Death in Charleston: Trapped by the tragic, unheeded lessons of the nation’s racial past

June 19, 2015
A capacity crowd fills the pews during a prayer service for Wednesday's shooting victims held at the Morris Brown AME Church in Charleston

A capacity crowd fills the pews during a prayer service for Wednesday’s shooting victims held at the Morris Brown AME Church in Charleston, South Carolina, June 18, 2015. REUTERS/Randall Hill

America’s latest incident of racial violence, the massacre of nine people at historically black Emanuel African Methodist Episcopal Church in Charleston, South Carolina, echoes some of the horrific scenes out of the civil-rights era. A young white shooter allegedly committed mass murder at a sacred space of black activism, spiritual renewal and educational commitment. The slaughter provides a stark reminder of the way in which racial violence has been used to limit the hopes and aspirations of the black freedom struggle.

Following a white North Charleston police officer’s killing of Walter Scott, an unarmed African-American, which was captured on a cellphone camera, the Charleston killings look to be the second act this year of lethal anti-black violence to emerge out of South Carolina, a state that proudly flies the Confederate flag over the State Capitol building.

A Confederate flag flies outside the South Carolina State House in Columbia

A Confederate flag flies outside the South Carolina State House in Columbia, South Carolina, January 17, 2012. REUTERS/Chris Keane

The nation’s contemporary racial climate evokes images that, shorn of social media’s ubiquitous presence, would not seem out of place 50 years ago, during Selma’s roiling voting-rights protests or, indeed, a century before that in the aftermath of the Civil War and the end of antebellum slavery.

In 1964, music legend Sam Cooke released A Change Is Gonna Come, one of the most important songs recorded during the civil-rights era. The song’s genius lay in its ability to capture in miniature racial oppression’s personal intimacy, political impact and policy reverberations.

Cooke’s passionate narrative of Jim Crow’s unforgiving assault on black bodies contained the dual recognition that racial segregation also harmed the American body politic. “It’s been a long time, a long time coming,” he lamented, “But I know a change is gonna come, oh yes it will.”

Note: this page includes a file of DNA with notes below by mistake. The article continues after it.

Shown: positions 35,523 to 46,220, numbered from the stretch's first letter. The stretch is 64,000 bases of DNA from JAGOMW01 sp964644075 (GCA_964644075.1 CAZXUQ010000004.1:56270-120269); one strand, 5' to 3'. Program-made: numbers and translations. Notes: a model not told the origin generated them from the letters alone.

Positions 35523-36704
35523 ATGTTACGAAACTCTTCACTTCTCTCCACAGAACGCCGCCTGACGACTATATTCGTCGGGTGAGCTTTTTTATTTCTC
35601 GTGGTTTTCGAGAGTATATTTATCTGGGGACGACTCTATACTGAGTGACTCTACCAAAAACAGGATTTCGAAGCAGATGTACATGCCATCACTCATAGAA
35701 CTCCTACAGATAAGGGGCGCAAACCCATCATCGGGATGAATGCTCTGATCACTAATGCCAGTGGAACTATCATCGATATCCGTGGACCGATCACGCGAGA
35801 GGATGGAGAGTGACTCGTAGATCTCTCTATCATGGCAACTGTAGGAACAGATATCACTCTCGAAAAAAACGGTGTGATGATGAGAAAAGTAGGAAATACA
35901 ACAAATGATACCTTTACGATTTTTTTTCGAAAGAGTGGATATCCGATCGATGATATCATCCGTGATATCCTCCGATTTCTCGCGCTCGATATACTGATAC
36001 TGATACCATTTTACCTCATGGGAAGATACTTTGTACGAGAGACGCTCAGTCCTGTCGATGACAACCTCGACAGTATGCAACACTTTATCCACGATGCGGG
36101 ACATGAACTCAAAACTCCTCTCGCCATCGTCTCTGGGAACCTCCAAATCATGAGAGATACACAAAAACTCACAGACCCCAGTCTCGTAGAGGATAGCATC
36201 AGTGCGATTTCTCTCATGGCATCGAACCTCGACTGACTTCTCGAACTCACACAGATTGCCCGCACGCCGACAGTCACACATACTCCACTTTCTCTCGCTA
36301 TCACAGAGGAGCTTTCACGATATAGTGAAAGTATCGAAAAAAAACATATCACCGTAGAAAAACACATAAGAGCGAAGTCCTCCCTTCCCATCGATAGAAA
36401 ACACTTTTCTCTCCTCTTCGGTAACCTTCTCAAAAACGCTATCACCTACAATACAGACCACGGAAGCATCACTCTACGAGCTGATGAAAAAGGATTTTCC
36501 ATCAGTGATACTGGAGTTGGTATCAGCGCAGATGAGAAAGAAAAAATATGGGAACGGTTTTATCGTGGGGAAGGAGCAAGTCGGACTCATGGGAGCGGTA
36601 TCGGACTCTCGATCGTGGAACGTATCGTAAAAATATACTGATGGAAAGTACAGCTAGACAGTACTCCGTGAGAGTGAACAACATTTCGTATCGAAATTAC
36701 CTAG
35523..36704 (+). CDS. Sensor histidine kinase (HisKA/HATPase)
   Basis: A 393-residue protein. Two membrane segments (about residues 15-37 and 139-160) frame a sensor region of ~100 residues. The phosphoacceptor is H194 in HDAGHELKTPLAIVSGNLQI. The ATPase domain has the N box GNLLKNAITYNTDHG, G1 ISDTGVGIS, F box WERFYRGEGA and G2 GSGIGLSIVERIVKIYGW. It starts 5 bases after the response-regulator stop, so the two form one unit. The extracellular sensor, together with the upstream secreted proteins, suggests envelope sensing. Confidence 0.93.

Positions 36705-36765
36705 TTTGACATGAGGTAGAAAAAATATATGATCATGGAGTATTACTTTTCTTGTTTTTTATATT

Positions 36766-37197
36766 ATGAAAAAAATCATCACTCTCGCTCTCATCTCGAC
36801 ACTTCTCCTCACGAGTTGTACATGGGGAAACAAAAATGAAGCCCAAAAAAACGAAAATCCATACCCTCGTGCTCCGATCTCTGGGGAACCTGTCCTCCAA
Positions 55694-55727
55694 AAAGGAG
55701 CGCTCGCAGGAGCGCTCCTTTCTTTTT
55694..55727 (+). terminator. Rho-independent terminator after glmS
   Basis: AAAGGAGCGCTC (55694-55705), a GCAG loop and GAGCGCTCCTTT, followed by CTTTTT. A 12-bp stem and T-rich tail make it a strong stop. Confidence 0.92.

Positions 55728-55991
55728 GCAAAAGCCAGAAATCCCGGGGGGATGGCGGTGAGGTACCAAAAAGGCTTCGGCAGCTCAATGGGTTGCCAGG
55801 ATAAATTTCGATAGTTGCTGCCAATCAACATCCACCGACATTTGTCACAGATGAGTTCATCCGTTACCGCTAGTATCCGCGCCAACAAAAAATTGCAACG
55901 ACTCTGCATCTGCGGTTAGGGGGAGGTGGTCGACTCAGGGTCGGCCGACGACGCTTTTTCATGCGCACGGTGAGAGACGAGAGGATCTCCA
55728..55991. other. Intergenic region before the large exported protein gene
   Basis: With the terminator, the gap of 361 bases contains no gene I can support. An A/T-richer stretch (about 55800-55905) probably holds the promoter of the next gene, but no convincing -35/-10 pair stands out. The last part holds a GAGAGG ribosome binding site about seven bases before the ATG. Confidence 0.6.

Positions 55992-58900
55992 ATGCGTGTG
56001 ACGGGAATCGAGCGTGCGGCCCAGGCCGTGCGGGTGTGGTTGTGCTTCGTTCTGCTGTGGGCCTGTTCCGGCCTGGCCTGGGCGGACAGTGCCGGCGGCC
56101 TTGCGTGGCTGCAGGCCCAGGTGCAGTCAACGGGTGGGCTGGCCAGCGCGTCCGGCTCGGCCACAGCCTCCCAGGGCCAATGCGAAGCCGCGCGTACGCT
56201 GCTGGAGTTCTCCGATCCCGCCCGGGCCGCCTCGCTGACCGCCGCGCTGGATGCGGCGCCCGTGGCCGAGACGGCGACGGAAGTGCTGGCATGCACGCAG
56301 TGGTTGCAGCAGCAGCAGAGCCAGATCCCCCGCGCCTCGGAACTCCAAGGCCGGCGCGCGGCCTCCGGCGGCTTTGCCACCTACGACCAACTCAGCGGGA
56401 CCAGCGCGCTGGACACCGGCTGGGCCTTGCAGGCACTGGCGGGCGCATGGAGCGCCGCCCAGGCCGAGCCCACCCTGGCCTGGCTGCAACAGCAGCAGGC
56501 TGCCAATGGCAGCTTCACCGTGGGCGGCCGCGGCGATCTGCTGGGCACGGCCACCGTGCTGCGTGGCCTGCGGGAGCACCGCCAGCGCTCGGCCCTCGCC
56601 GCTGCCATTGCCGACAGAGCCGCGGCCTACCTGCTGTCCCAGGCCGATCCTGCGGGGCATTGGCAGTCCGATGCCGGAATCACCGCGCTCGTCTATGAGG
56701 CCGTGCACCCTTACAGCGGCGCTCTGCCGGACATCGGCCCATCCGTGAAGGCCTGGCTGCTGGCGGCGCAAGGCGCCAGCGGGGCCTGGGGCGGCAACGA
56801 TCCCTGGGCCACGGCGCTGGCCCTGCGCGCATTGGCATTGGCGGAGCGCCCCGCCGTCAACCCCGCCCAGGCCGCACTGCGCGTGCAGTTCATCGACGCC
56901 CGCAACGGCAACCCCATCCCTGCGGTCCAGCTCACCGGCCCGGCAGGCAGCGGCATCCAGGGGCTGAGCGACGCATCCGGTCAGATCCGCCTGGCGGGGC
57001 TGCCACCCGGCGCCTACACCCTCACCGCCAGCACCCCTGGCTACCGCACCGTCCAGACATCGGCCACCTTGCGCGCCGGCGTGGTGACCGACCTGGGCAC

For many, President Barack Obama’s watershed election in 2008, and re-election in 2012, ushered in audacious change on a scale that Cooke and the generation of civil- rights activists who battled Jim Crow could have scarcely dreamed of. The euphoria accompanying Obama’s inauguration included open, often self-congratulatory discussion that the United States had finally achieved a new “post-racial” age in which race mattered less than it ever had.

The congregation holds hands during a prayer service for Wednesday's shooting victim held at the Morris Brown AME Church in Charleston

The congregation holds hands at a prayer service for Wednesday’s shooting victims held at the Morris Brown AME Church in Charleston, South Carolina, June 18, 2015. REUTERS/Randall Hill

The age of Obama made the sight of a black first lady and attorney general and the presence of powerful African-American civic, business, and cultural leaders seem ordinary. In 2012, for the first time in history, the percentage of the black-voter turnout exceeded that of whites. Racial progress, as manifested through Obama’s political and personal biography, became the dominant narrative of American race relations.

But hidden beneath the pageantry of the first family’s extraordinary achievements was another country, one in which millions of African-Americans resided far away from the spotlight of mainstream narratives of success or myths of post-racialism.

The rise of mass incarceration, proliferating rates of poverty, public school segregation and high unemployment remained defiantly persistent in too many black communities. Residential segregation, scant job opportunities and failing public schools were, in our post-civil-rights era, passed down ways of life that were exacerbated, not relieved, by public-policy choices that reinforced urban and suburban ghettoes.

The roiling #BlackLivesMatter demonstrations, urban uprisings in Baltimore, Maryland, and Ferguson, Missouri, anti-black police violence in McKinney, Texas, and now a mass shooting in South Carolina echo the racial turmoil, political protests and community organizing of the civil-rights era. Then, as now, African-Americans lived under a regime of racial oppression that constrained their life chances.

On June 11, 1963, President John F. Kennedy characterized civil rights as a “moral issue” and told the nation, “Those who do nothing are inviting shame as well as violence. Those who act boldly are recognizing right as well as reality.”

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Martin Luther King Jr. REUTERS/Rowland Scherman/U.S. National Archives

Perhaps none acted as boldly as Malcolm X, Ella Baker, Martin Luther King Jr. and Fannie Lou Hamer. Malcolm, the Harlem-based black nationalist and Muslim preacher spoke truth to power in bone-rattling sermons that exposed American democracy’s contradictions even as he empowered African-Americans by re-imagining the expansiveness of black identity. Baker, a feminist and radical labor activist, organized the Student Non-Violent Coordinating Committee, a group that breathed new life into American society by bleeding for democracy alongside poor black folk in the South.

King found his clearest voice in championing the poor, speaking out against the Vietnam War and calling out the United States as an imperialist power, the world’s foremost purveyor of violence and an unapologetically racist nation.